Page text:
Being an accountant I see a lot of clients who want to understand more about buying a investment properties.
I see clients focusing on the current tax benefits or future capital growth. Unfortunately I rarely see them focusing on the risks associated with buying a property.
My advise to them is to try not to start with where you want to buy or what you want it to look like.
Instead focus your time on educating yourself on the potential risks involved and doing your research.
Two discussions that I have with my clients before we talk about the property are:
- Who is buying the property and why?
- What are the potential risks and how they can be minimised?
Below is a simple table that outlines the common structures that can be used to purchase an investment property.
When considering which structure to purchase a property in, I look at a clients personal situation and ask the following questions:
- Do you have a spouse and/or children?
- Are you currently renting, do they have a house or looking to buy one in the future?
- Do they have their own business?
- How safe is your job?
- How much income do you earn?
- What is your disposable income?
- What do you want out of the property, income or growth?
When asking my clients why they want to invest in property I never get the same answer.
One client that comes to mind entered into a contract before considering any of the questions above. I asked them why they had decided to buy that property, and they said that ‘one of their mates said that I was paying too much tax and that I need to buy a rental property’.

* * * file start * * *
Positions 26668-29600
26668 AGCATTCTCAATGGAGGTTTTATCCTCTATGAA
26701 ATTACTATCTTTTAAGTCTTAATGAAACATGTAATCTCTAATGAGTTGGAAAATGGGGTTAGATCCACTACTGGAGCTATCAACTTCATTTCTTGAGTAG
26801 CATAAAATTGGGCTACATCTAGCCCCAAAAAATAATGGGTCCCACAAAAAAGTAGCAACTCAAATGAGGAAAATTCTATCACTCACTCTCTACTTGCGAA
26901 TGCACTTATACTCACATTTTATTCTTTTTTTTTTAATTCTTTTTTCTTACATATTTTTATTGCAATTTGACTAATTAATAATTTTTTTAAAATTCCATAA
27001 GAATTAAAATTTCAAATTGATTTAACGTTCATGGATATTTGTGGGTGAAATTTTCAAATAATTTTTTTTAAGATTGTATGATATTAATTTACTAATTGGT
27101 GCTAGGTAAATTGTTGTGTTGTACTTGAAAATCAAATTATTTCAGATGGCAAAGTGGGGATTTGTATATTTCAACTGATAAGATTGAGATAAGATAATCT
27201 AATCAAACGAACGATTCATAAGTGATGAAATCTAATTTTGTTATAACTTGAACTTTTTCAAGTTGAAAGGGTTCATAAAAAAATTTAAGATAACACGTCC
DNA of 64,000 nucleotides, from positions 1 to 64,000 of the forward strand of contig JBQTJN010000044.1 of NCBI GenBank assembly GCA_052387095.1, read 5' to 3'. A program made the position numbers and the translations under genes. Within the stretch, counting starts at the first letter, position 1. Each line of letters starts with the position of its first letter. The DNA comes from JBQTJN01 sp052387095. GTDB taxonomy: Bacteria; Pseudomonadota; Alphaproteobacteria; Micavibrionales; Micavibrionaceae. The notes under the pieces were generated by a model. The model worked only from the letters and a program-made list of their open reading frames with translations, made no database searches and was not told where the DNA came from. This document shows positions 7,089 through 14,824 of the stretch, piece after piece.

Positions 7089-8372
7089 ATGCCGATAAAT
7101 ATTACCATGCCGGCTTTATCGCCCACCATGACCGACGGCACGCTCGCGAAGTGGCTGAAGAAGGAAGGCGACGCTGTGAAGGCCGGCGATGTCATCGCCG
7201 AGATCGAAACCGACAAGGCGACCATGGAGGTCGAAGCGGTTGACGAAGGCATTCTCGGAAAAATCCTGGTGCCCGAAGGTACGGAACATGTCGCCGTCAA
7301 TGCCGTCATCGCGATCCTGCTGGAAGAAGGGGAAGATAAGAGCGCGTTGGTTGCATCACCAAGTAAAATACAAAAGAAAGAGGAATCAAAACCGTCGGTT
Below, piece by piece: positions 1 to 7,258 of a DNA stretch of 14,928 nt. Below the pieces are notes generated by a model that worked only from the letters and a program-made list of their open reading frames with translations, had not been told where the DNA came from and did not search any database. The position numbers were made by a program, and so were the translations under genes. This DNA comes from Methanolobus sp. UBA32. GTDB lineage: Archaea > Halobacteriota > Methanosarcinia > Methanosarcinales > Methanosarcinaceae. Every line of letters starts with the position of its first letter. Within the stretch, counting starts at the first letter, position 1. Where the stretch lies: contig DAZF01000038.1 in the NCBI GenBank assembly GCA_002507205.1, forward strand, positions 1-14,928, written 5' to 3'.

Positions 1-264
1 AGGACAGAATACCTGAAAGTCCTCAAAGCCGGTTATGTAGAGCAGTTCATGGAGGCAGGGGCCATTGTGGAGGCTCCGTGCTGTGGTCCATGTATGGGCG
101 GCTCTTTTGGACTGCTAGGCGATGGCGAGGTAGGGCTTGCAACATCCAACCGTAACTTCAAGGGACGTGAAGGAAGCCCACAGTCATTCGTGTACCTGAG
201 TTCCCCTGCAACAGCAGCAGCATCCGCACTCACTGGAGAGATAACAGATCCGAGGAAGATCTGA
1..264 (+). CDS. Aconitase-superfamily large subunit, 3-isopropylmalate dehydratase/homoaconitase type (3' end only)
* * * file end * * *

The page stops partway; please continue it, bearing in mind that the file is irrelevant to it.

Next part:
I ended up sitting with them to discuss their situation and we decided that at this time a rental property was not for them.
You really need to ask yourself – Why are you buying a rental property? Is it because someone told you too, to save on tax or make a big profit when you sell?
The answer to the ‘WHY’ question will determine which structure is most suited to your personal circumstances and which investment strategy you should take.
When it comes to buying a property, there are always risks that you can control and risk you cannot. You will need to identify these potential risks and then work out ways to remove or minimise these risks.
If we look at common risks like losing your job or being unable to work due to injury or sickness, these can result in reduced cash flow and an inability to put money towards the running costs of the property.These risks can be controlled by having income protection insurance and saving an adequate emergency fund.
Other risks associated with buying an investment property can include, but are not limited to:
- You have no tenant for a few months
- Interest rates double
- You get divorced
- You discover termites in the walls
- The tenant destroys the property
- You find out the government wants to put a highway out the front of your house.
When it comes to risk, some can be controlled and others can be avoided by doing your homework before you buy your property.
In my eyes the best property is the one with the highest return for the lowest risk.